On May 25th, 2018, the General Data Protection Regulation (GDPR) will come into effect across the European Union. It will affect non-EU countries including small and large Canadian organizations that do business in the EU or market to EU customer online. The General Data Protection Regulation (GDPR) is a new set of rules that require all organizations that collect and process data to have people’s clear and explicit consent for EU citizens.
The GDPR only applies to EU residents. However, in a 2016 survey on Privacy, 92% of Canadians expressed some degree of concern about protecting their privacy. About 74% of Canadians believe they have less privacy of their personal information today, compared to 10 years ago. 48% of Canadians feel they are unable to control how their personal information is collected or used by organizations. According to a global survey by Commvault, only 12 percent of organizations believe they will be compliant with GDPR by the deadline.
Many Canadian companies mistakenly believe GDPR will not affect them. While GDPR applies to any company offering goods or services to EU residents, it may extend to companies that track online activity of EU citizens. This includes any Canadian company with a website collecting information, whether or not to order a product or service or to access information. GDPR may also extend indirectly to any vendor, supplier or sub-processor relationships. The GDPR casts a wide net and companies that have third-party relationships may need to ensure they are compliant.
9 GDPR Compliant Strategies for Canadian Companies
1. Assume part of GDPR applies to your organization
Identify those areas in your company that overlap with GDPR in some way. Then create a plan to protect yourself.
2. Know and list your data assets
The list will include your company’s applications, file servers, mobile devices and cloud services. After you have your list, then check that you can quickly search across data sets and collect necessary data upon request. Micro-enterprises with less than 10 employees and revenues under $2.5 million USD, should review what personal data and the categories of data they hold.
The GDPR defines “personal data” under Article 4 of the GDPR as any information relating to an identified or identifiable natural person (a “data subject”). Personal data would help someone identify a person based on a name, identification number, location, online identifiers such as a screen name, a physical description of the person, or such identifiers as a physiological, genetic, mental, economic, cultural or social identity of the person.
3. List-building and Joining a Mailing List
If your business or website conducts any type of list-building by collecting emails, verify that everyone on the list has given explicit permission. In Canada PIPEDA, personal information collected by businesses is done by implied consent and does not meet GDPR standards, which has stricter standards. If any EU residents are in your database, then your company must provide subscribers with the right to obtain information stored about them.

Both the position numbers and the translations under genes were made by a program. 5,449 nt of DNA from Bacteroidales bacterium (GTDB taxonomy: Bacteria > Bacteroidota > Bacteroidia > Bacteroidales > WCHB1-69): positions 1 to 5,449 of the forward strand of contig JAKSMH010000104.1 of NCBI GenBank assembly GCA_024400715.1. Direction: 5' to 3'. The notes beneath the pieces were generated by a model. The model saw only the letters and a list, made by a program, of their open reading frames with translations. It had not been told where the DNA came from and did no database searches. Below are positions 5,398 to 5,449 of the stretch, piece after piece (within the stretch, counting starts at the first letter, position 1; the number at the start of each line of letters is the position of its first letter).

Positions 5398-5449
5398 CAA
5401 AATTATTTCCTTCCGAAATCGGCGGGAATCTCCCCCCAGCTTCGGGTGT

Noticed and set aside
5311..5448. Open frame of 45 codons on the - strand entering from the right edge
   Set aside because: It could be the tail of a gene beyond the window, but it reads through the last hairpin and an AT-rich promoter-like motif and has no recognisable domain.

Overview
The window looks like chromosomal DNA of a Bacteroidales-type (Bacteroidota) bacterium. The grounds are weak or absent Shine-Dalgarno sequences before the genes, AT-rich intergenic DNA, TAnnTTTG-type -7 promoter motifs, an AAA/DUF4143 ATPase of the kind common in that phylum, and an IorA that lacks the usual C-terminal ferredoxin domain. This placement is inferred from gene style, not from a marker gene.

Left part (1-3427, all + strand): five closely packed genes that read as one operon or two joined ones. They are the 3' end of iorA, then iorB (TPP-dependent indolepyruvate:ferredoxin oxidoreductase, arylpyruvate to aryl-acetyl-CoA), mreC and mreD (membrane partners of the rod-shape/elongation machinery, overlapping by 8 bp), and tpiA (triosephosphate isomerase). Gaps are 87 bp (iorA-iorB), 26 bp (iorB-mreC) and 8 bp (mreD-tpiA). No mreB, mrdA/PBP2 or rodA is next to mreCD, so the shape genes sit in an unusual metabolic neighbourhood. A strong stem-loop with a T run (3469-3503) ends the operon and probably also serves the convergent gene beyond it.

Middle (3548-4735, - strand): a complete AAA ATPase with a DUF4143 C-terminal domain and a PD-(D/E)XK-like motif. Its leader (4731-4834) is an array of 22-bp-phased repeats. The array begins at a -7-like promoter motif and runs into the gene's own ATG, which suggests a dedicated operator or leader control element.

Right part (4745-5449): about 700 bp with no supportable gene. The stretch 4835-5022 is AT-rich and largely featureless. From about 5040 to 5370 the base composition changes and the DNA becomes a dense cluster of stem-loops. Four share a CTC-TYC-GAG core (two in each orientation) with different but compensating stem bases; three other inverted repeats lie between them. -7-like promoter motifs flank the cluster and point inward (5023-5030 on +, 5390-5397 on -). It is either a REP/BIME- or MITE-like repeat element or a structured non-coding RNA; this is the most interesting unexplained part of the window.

4. Define and implement data collection and retention policies
Collecting and retaining data is based on the needs of your business. In the US, companies often collect as much data as possible without having a reason to collect it. The GDPR states that data collection should be minimized either by not collecting unnecessary data, by deleting it or by rendering it anonymous. Collecting data without asking for permission and storing it for later use is a serious breach under the GDPR.
6. Make it easy for a customer to request deleting their data
You need to be able to provide the customer’s information in a clear and simple manner. The GDRP extends a user’s information rights pertaining to how their data is stored. A customer’s information rights include the right to be informed, right to access, the right to resolving errors, the right to deletion, the right to restrict processing, the right to data portability, the right to object, the right to not be subject to not be profiled and the right to object to how their data is used.
6. Assign a Data Protection Officer to audit data
Organizations will need to assign a designated person to be responsible for data protection issues. For larger companies, expect to have a Data Protection Officer (DPO) handle larger-scale data requests. This person would be responsible for creating awareness of data protection requirements in the organization, staff training and managing data audits.
8. Reporting Data Breaches
The number of business that experience data breaches rise every year globally. Under GDPR, if a data breach occurs, it needs to be reported by an authorized person in your company within 3 days. A data breach may constitute data that is accidentally or unlawfully lost, altered, destroyed or damage. Additionally, any person impacted by the data breach needs to informed if there is a possibility of identity theft, financial loss or fraud.
9. Handle Large Data Requests
If your company regularly processes large amounts of lawful data requests, develop a streamlined process. The new deadline under GDPR is one month, while the previous deadline was 40 days.
It is important for small and large organizations in Canada is to not be complacent. Get started and put your house in order. Assess your data assets and manage any risk associated with exposure to EU customers. Having a strategy for data privacy protection may give organizations who are GDPR compliant a competitive advantage for some time.